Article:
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- Intro to Quantum Mechanics
- EMTP simul(11)
- Seven Plus or Minus Two2
- Chemistry 2016
- James Scott Prize Lecture. Security, Insecurity, Paranoia and Quantum Mechanics. Full Lecture
- Operators on a Linear Space
- QRPA - Simkovic, Faessler, Muenther, Rodin, Stauf
- Pres_EE_724_intro_2018.pdf
- Helicity of Neutrinos
- Many Body Quantum Mechanics
- Exercises Week 3
- The Electron Magnetic Dipole Moment Theory
- Detailed Syllabus
- Guan-Fang Wang, Li-Bin Fu and Jie Liu- Spin tunnelling dynamics for spin-1 Bose–Einstein condensates in a swept magnetic field
- 4-5-10
- 1504.07963v3.pdf
- Numpy.linalg.eig — NumPy v1.11 Manual
- NMR final
- exam-mc-2011s-1_en
- Linear Algerbra.pdf

Anda di halaman 1dari 45

591)

Version 1.4

Kirill Tuchin1

1

(Dated: September 22, 2016)

Contents

II. Schr

odinger equation

2

7

10

18

VI. Angular momentum

VII. Motion in magnetic field

VIII. Stationary perturbation theory

26

31

38

41

2

I.

X

k (r 0 )k (r) = (r 0 r) .

(1.1)

where k (r) =

1

V

eikr .

Solution

Denote the left-hand-side of (1.1) by f :

X

f (r r 0 ) =

k (r 0 )k (r) =

1 X ik(rr0 )

e

.

V

k

The right-had-side coincides with expansion of f into Fourier series with Fourier coefficients fk = 1/V , where

V = L3 is boxs volume. On the other hand, the Fourier coefficients can be computed as

1

fk = 3

L

L/2

f (r r 0 )eik(rr ) d3 r =

L/2

1

,

V

Therefore, f (r r 0 ) = (r r 0 ).

(x) = A exp

ip0 x (x x0 )2

~

2a2

,

(1.2)

where

p0 ,

x0 , a are

real parameters, find the average coordinate hxi, momentum hpi and their fluctuations

(x)2 , (p)2 .

(b) Suppose now that (1.2) with x0 =

at t = 0. Determine the wave function at

0 describes

a free particle

t > 0 and calculate hx(t)i, hp(t)i, (x(t))2 , (p(t))2 . Interpret the results.

Solution

(a) Normalization condition gives |A| = (a2 )1/4 . Using hF i =

hxi = x0 ,

hpi = p0 ,

2 a2

x =

+ x20 ,

2

2

~2

p = 2 + p20 ,

2a

F d3 r we derive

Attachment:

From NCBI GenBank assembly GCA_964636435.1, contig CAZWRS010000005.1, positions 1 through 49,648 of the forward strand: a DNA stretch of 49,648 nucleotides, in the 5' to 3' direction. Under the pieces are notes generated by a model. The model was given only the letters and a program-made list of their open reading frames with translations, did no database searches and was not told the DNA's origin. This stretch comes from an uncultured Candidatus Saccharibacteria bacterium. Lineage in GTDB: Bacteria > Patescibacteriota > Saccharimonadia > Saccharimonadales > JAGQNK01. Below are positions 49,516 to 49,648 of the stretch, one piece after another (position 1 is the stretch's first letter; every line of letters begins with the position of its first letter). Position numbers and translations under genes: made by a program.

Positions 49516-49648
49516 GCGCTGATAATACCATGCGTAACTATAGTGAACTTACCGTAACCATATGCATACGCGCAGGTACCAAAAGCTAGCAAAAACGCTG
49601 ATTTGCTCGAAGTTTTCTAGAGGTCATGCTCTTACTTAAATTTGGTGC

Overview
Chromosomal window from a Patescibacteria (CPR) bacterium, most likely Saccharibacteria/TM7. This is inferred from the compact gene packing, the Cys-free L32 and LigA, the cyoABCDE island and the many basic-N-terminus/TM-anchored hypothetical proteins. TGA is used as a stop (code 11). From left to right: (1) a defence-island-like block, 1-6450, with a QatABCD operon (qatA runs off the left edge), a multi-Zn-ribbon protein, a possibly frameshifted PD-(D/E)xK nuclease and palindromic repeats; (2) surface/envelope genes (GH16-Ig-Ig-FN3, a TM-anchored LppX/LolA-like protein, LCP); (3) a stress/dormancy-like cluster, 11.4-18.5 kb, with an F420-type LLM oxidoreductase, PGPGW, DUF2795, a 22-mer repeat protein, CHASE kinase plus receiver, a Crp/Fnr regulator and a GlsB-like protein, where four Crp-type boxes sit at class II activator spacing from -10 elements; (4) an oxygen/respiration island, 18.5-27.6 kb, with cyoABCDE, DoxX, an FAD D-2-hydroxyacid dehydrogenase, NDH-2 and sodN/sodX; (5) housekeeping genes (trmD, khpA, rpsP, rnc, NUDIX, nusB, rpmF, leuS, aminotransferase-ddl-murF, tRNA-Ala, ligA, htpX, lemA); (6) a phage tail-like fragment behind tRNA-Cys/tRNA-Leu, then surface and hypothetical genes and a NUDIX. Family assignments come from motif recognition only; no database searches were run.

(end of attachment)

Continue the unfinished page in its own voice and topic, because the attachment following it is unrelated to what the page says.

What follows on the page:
a2

(x)2 =

,

2

~2

(p)2 = 2 ,

2a

Notice that

p

h(x)2 i h(p)2 i =

Z

0 (x) = ap p (x)dp ,

~

.

2

p (x) =

1

eipx/~

2~

3

Z

ap =

aA

(p p0 )2 a2

0 (x)p (x) dx = exp

2~2

~

Time dependence:

Z

ip2 t

ap e 2m~ p (x)dp

A

ma2 ~2 (x v0 t)2 + i~3 x3 t + ia4 m2 v0 ~(2x v0 t)

=q

exp

2m(a4 ~2 + t2 ~4 /m2 )

i~t

1 + ma

2

(x, t) =

where v0 = p0 /m.

2

0 t)

a|A|2 (xv

a(t)

,

|(x, t)| =

e

a(t)

a (t) = a

~2 t 2

1+ 2 4

m a

Z

a2

~2 t2

hx(t)i = x|(x, t)|2 dx = a(t) ,

(x(t))2 =

1+ 2 4

2

m a

Z

hp(t)i =

p|ap |2 dp = p0 ,

~2

(p(t))2 = 2

2a

Note, that hp(t)i and (p(t))2 are time-independent as it should be for a free particle.

3. Find the relation between the average values of coordinate and momentum in two states with wave functions

1 and 2 satisfying

(a) 2 (x) = 1 (x + a),

(b) 2 (x) = eip0 x/~ 1 (x).

Solution

(a)

Z

Z

hxi2 =

2 (x) x 2 (x) dx =

1 (x + a) x 1 (x + a) dx

Z

1 () 1 () d a = hxi1 a ,

=

where = x + a.

Z

hpi2 =

2 (x)(i~)

2 (x) dx =

x

1 ()(i~)

1 () d = hpi1 .

(b)

hxi2 = hxi1 .

Z

hpi2 =

i

h

1 (x)eip0 x/~ dx = hpi1 + p0 .

x

4

B

C]

and [AB,

C]

through [A,

B],

[A,

C],

[B,

C].

are Hermitian, L

is an arbitrary linear operator. Prove that the following operators

(b) Operators A and B

AL

, AB

+B

A,

i(AB

B

A).

(c) Determine eigenvalues F of a Hermitian operator F satisfying

i. F 2 = c2 ,

ii. F 2 = cF ,

iii. F 3 = c2 F ,

where c is a real non-zero number.

Solution

(a)

B

C]

= AB

C B

C A = AB

C B

AC + B

AC B

C A = [A,

B]

C + B[

A,

C]

.

[A,

=B

A and (A ) = A,

for arbitrary linear operators.

(b) You should use (AB)

(c) (a) Eigenvalue equation F = F . Applying F to both sides:

F 2 = F 2

(1.3)

(b) F 2 = cF = cF . Using (1): cF = F 2 . Solutions: F = 0 and F = c.

(c) F 3 = F 3 . Also F 3 = c2 F = c2 F . Thus, F 3 = c2 F , which has these solutions: F = 0, F = c.

5. (a) Orbital angular momentum operator can be represented as L

i, L

j ] = i~ijk L

k,

symbol and summation over the repeated index is implied (see lecture notes). Prove that [L

2

2

(b) Prove that components of the angular momentum operator in spherical coordinates are given by

z = i~

+ cot cos

cot sin

, Ly = i~ cos

, L

Lx = i~ sin

Solution

(a) Let f be a function of x, y, z.

x, L

y ]f = ~2 [yz zy , zx xz ]f = ~2 {[yz , zx ] + [zy , xz ]}f

[L

= ~2 {yz (zx f ) zx (yz f ) + zy (xz f ) xz (zy f )}

zf .

= ~2 {xy yx }f = i~L

2 ] = 0.

i , r2 ] = [L

i, L

[L

P

i , rj ] = ~

[L

l,m ilm [xl m , xj ] = i~ijl rl .

5

(b) Spherical coordinates:

x = r sin cos ,

y = r sin sin ,

z = r cos

or

r 2 = x2 + y 2 + z 2

cos =

z

,

r

tan =

y

x

We have

r

r

r

= cos ,

= sin sin

= sin cos

z

y

x

sin

cos sin

cos cos

=

,

=

,

=

z

r

y

r

x

r

cos

sin

= 0,

=

,

=

z

y

r sin

x

r sin

Therefore,

y

=

Lz = i~ x

y

x

r

r

i~ r sin cos